priests hold a memorial ceremony at the site of an ancient
in the irradiated town of Namie inside Japan's
exclusion zone,' Feb. 19. Is it time for a 'nuclear renaissance?'
Shimpo Hebei Shimbun, Japan
and Japan 'Too Hasty' about Resuming Nuclear Plant Construction
"The United States has issued the go-ahead for a new nuclear power plant without a detailed accounting of what happened at Fukushima. … What is needed now is a
more complete disclosure of information and a far more thorough investigation
into the causes of the Fukushima disaster. … Talk of a 'nuclear
renaissance" is far too hasty."
The United States has
approved the construction and operation of a new nuclear power plant. It has
been 34 years since the Three-Mile Island nuclear accident and the completion
of the last U.S.-based nuclear plant, both occurring in 1978. Toshiba is
heading up the design of the new plant, and will export any additional
equipment needed for the project.
[Editor's Note: The plant, a
new modular design that will make it easier to construct and maintain, will be
built in Vogtle, Georgia, about 26 miles southeast of Augusta. Toshiba’s
Westinghouse Electric unit designed the two 1,100 megawatt reactors,
which will be built by Southern Co. and Scana Corp.]
German publication Der
Spiegel dubbed this, "The beginning of a nuclear power renaissance."
But this time around, the world is far better informed.
GE Hitachi aims to conclude a
agreement with the Lithuanian government on construction of a nuclear plant
by the summer of this year. In addition, Mitsubishi Heavy Industries and French
company Areva are collaborating to fill orders for a nuclear plant in Jordan.
Since Japan cannot now be
expected to build nuclear power plants within its borders, the nuclear industry
has shifted its attention to fulfilling orders overseas. The profit coming for
the construction of the plant in Lithuania totals roughly $4.9 billion [400
billion yen]. Conventional "smokestack" plant construction is also
After the accident at Fukushima,
the Noda Administration stated time-and-again that Japan “would cease its
dependence on nuclear energy.” On the other hand, Prime Minister Noda made
clear his intention to export nuclear technology, announcing last October that
a deal with Vietnam had been concluded.
Anti-nuclear groups have criticized
the strategy, calling it "double-dealing" - and rightfully so.
The chairman of Japan's Federation of Electric Power Companies(FEPC),
Kansai Electric President Mr. Yagi, told the Advisory Commission on Energy and
Natural Resources, tasked with researching alternative sources of energy,
"Nuclear plants continue to be an essential power source." In regard
to expanding the use of nuclear power in developing countries, Mr. Yagi said,
"We have a responsibility to continue to allow emerging countries to have
access to peaceful nuclear power." Other organizations interested in
promoting nuclear power agree. While the chorus of pro-nuclear groups was
reduced to a whisper after the Fukushima accident, it is now beginning to
Posted by WORLDMEETS.US
East European countries
would like to reduce natural gas imports from Russia, China must reduce its
carbon emissions, emerging nations want to generate power commensurate with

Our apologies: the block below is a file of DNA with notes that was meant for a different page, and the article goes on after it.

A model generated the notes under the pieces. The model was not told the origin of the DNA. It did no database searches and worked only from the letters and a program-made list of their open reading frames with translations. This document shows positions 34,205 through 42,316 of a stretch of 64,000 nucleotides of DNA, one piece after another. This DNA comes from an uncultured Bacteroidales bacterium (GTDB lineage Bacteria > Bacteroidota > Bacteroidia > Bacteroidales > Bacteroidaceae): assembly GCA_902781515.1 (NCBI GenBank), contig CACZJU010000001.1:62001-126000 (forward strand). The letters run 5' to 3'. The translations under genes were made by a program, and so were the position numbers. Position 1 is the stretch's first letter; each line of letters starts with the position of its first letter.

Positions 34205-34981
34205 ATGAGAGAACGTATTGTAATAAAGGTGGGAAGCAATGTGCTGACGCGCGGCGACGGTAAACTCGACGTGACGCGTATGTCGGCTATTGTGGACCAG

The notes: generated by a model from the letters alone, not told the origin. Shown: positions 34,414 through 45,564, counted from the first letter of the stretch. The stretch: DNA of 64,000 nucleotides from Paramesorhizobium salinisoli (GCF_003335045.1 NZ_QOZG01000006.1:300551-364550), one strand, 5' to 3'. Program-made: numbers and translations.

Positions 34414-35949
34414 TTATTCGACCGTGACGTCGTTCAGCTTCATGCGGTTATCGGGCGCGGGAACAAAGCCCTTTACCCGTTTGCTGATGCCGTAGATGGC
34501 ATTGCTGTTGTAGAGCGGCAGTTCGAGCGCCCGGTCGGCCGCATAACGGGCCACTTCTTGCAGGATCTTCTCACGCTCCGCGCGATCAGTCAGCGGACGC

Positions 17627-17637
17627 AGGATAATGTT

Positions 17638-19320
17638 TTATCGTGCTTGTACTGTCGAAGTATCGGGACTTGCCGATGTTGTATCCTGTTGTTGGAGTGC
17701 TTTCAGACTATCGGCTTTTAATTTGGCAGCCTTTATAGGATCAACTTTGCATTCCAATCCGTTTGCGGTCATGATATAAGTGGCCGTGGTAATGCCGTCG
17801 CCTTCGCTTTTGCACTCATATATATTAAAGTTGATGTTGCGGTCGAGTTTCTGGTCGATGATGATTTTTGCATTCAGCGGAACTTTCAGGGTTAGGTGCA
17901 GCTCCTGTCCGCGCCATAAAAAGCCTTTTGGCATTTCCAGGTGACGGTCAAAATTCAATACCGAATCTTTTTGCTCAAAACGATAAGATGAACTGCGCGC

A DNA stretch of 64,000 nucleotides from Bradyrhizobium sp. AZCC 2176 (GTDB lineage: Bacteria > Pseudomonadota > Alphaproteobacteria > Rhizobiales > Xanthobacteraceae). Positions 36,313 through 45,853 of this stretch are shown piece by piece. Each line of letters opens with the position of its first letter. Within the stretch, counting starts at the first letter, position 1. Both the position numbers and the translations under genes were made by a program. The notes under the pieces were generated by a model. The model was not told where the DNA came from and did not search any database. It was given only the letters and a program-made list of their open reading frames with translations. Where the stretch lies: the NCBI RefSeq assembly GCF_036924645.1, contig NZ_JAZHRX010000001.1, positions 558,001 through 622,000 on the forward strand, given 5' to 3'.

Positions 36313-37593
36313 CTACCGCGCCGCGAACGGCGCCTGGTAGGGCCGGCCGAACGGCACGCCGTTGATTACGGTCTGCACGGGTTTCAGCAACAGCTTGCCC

China, and the United States would like to further diversify its energy
sources. For the purpose of maintaining economic growth, the demand for nuclear
power remains deeply rooted.
President Nicolas Sarkozy of
France has defended the idea of maintaining France's oldest operating nuclear
plant, which went into operation in 1977. Due to deteriorating conditions and
location, environmental groups are calling for the termination of all aging
plants. Italians overwhelmingly approved a referendum calling for the closure
of all nuclear plants, and Germany plans to close all nuclear plants within its
borders by 2022. The issue is causing great debate within the European Union.
There is a theory that the
Fukushima accident was more of a natural disaster and less of a man-made one,
and therefore, in order to improve the balance of trade, Japan should without
hesitation continue to export nuclear power. There is a lingering sense of
crisis, as the trade deficit has grown to an 11-year high [$18.2 billion].
However, at the public
hearing on whether to approve construction of the new U.S. plant, Nuclear
Regulatory Commission Chairman Gregory Jaczko was opposed, and set out conditions
he considered essential to be met before approval. He urged conditions that
would have stipulated that any new nuclear plant construction consider the
lessons of the Fukushima disasters and implement new safety measures.
[Editor's Note: After being
the lone dissenting voice in a 4-1 vote to approve, NRC
Chairman Jaczko is quoted as saying, “I cannot support these licenses as if
Fukushima never happened.” The chairman went on to say that he couldn’t support
the licenses without a binding agreement that Atlanta-based Southern and its
partners would operate the new reactors with safety enhancements meant to
prevent the partial meltdowns that occurred at Fukushima.]
It is obvious from the
investigations that have already been carried out that the accident at
Fukushima was not only due to an unprecedented natural disaster. What is needed
now is a more complete disclosure of information and a far more thorough
investigation into the causes of the disaster.
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